People seeing double a lot at Roanoke this year

Eight sets of twins at Roanoke Elementary School celebrated the last days of school this year by getting together for a group photo. Pictured are (front row, from left) Kennedy Zahm, Sophia Scheer, Matthew Gross, Chloe Horne, Ethan Kelsey, Layla Wigmore, Delaney Molitor and Ellison Smith; and their siblings (back row, from left), Jerica Zahm,  Stella Scheer, Tyler Gross, Danny Horne, Evan Kelsey, Logan Wigmore, Alexis Molitor and Elliott Smith.
Eight sets of twins at Roanoke Elementary School celebrated the last days of school this year by getting together for a group photo. Pictured are (front row, from left) Kennedy Zahm, Sophia Scheer, Matthew Gross, Chloe Horne, Ethan Kelsey, Layla Wigmore, Delaney Molitor and Ellison Smith; and their siblings (back row, from left), Jerica Zahm,  Stella Scheer, Tyler Gross, Danny Horne, Evan Kelsey, Logan Wigmore, Alexis Molitor and Elliott Smith. Photo provided.

Originally published June 1, 2017.

This past year at Roanoke Elementary School, people were seeing double a lot more than at other Huntington County schools — make that double times eight.

The school had eight sets of twins this year — three sets of girls, three sets of boys and two sets of boy/girl twins.

“We have kind of a ‘twin anomaly’ here,” says Principal Chris Tillett. “They’re just cute … They’re a lot of fun.”

The twins are Kennedy and Jerica Zahm, Sophia and Stella Scheer, Matthew and Tyler Gross, Chloe and Danny Horne, Ethan and Evan Kelsey, Layla and Logan Wigmore, Delaney and Alexis Molitor and Ellison and Elliott Smith.

No one can say exactly why the phenomenon is magnified at Roanoke Elementary. This past year there were two sets of twins at Andrews Elementary, two at Flint Springs, two at Lancaster, three at Lincoln, three at Northwest and two at Salamonie, none even coming close to Roanoke.

“I’m not sure why it’s happened,” says Tammy Winans, library clerk at the school. “We’re just lucky, I guess … We don’t normally have that many. Over the years we’ve had a few, here and there, but I don’t believe we’ve had this many.”

With that many sets of “Petes and Repeats” at the school, most are well-behaved citizens and haven’t pulled any twin-related pranks, Winans says, other than the fact that some of them are identical to the eye.

“Some of them are really hard to tell apart. I still don’t know the ones that look exactly alike. I don’t know that they have played any pranks — maybe they have and we don’t know about it,”  she adds.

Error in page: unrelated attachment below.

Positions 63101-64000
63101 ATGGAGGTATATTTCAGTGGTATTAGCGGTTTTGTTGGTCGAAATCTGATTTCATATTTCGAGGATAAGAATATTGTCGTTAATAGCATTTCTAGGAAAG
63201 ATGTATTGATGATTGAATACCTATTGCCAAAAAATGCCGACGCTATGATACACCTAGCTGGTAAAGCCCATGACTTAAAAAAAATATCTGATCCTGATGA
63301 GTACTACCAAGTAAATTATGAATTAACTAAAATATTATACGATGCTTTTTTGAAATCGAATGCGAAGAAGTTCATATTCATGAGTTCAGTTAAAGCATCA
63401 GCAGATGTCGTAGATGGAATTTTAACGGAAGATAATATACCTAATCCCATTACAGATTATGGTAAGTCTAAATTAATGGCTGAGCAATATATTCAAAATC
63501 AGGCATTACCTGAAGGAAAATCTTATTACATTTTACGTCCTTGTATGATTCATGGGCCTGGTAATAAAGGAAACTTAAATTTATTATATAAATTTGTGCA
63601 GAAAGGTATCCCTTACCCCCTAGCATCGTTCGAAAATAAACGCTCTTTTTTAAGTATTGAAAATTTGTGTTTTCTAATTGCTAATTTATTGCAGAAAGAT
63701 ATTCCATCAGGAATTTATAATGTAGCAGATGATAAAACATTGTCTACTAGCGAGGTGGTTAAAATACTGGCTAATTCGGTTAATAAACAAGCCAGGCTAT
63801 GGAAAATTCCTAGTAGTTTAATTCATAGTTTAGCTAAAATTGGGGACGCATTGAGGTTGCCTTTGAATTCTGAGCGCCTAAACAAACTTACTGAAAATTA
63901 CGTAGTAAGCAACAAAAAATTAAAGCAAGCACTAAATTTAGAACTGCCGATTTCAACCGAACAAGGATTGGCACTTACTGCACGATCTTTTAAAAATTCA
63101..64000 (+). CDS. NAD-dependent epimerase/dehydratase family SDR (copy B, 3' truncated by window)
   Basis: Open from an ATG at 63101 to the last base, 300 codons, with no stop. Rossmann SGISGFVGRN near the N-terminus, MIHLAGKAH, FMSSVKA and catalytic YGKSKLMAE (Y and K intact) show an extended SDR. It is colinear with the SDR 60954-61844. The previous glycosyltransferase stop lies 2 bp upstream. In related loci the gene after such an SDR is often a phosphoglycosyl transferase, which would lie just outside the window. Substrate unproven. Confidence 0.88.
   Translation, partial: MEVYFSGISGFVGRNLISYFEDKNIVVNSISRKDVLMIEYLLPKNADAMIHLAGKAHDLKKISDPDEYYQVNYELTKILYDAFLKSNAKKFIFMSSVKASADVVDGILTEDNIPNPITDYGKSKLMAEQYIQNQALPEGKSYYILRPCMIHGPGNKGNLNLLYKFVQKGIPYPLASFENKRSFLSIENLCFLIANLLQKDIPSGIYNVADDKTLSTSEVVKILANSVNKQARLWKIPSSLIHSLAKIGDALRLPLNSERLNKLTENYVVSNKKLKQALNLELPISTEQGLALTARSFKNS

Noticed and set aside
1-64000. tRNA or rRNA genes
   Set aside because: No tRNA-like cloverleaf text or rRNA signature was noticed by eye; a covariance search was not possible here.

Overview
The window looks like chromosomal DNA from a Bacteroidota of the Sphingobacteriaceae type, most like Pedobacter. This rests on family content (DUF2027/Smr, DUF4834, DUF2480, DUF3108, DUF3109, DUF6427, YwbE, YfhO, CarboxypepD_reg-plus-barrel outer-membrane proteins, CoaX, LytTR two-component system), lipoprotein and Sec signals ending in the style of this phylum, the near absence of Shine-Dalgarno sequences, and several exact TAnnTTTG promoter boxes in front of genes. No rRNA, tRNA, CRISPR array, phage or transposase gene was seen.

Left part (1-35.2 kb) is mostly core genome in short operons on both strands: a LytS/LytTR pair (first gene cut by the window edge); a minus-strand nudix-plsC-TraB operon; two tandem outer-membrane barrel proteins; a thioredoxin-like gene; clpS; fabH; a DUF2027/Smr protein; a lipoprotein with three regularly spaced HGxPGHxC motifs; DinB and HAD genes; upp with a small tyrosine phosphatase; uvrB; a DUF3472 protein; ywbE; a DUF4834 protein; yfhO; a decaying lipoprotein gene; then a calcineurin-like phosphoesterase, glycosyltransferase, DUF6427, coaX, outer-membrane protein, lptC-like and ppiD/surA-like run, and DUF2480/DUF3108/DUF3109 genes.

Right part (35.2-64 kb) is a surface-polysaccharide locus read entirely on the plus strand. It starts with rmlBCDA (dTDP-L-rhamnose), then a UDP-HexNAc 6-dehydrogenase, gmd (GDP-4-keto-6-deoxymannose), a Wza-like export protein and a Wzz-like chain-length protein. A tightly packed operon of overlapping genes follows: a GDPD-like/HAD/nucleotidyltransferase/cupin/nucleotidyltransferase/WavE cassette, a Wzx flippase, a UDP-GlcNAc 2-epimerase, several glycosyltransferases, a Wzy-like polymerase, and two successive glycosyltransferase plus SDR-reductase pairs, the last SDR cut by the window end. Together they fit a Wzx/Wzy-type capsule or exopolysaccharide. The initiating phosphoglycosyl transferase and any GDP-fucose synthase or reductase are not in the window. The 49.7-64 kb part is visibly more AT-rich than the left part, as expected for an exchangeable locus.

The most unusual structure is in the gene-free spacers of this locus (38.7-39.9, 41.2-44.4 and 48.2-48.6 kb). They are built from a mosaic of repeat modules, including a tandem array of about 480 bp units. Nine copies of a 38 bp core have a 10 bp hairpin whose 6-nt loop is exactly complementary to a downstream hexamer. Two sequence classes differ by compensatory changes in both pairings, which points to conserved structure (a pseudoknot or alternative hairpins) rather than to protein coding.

Tillett says the kids are a lot of fun, if not something of a challenge to sort out.

“There are a few of them that I have trouble sometimes telling apart in regards to making sure I get their names right, so I do still get those wrong every now and then,” he says. “But otherwise, not any incidents in regards to, fortunately, pranks or any of those kinds of things. They can save that for secondary school.”

Some of the twins were even in the same classroom together. Delaney and Alexis Molitor were in Katelin Herber’s first-grade class, while Layla Wigmore and her brother Logan spent their first grade in Courtney Woods’ class.

Alexis Molitor says being in class with her sister Delaney has been a fun experience.

“We help each other do stuff,” she says. “Like …”

“Math,” Delaney finishes for her, in classic twin behavior.

“And reading,” they say together.

“Sometimes I get an ‘underdog’ for her, and then I swing and sometimes she does it for me,” Alexis says. “Underdog,” they explain, refers to the pushing person running under someone who is sitting on the swing after they push them forward.

However, Logan Wigmore says being in the same classroom with his sister Layla hasn’t been as much fun this year.

“I will tell you that she’s mean!” he exclaims, adding he doesn’t always get along with his sibling.

“Sometimes we fight,” he explains.

“We fight over our toys,” Layla chips in.

“We fight to see who sits in the front, to sit by Lulu,” Logan adds. “She’s our baby sister.”

Layla is the older of the two. But when pressed, Logan says it really gets down to classroom competition.

“I’m a 140 AR (accelerated reading) points. She’s 135 AR,” he says, declaring he’s the smarter twin.

He admits, though, that he enjoys eating pizza with his sister, and Layla says they like playing together on the school playground.

Their teacher, Courtney Woods, says she’s enjoyed having the Wigmore twins in her class this year. She also had half of another set, Kennedy Zahm, in her class as well.

“The twins don’t even really recognize that each other is in the class,” Woods says. “They don’t really acknowledge each other. And the split twins, they kind of do their own thing as well. They wave to each other and give each other hugs in the hallway, but that’s about it.”

Kennedy Zahm, whose twin Jerica was in another first grade classroom the past year, provided some unsolicited insight into why she and Jerica had different teachers.

“All we do is fight,” Kennedy says. “And then we get in trouble. And it’s all my fault.”

And not to worry — even though fifth graders Sophia and Stella Scheer are moving on to middle school in the fall, Roanoke will likely keep its title as the HCCSC school with the most twins attending at the same time.

“We’re getting another set; we’re supposed to have kindergartners next year, so we’ll still have eight next year, if everyone stays here,” Winans says.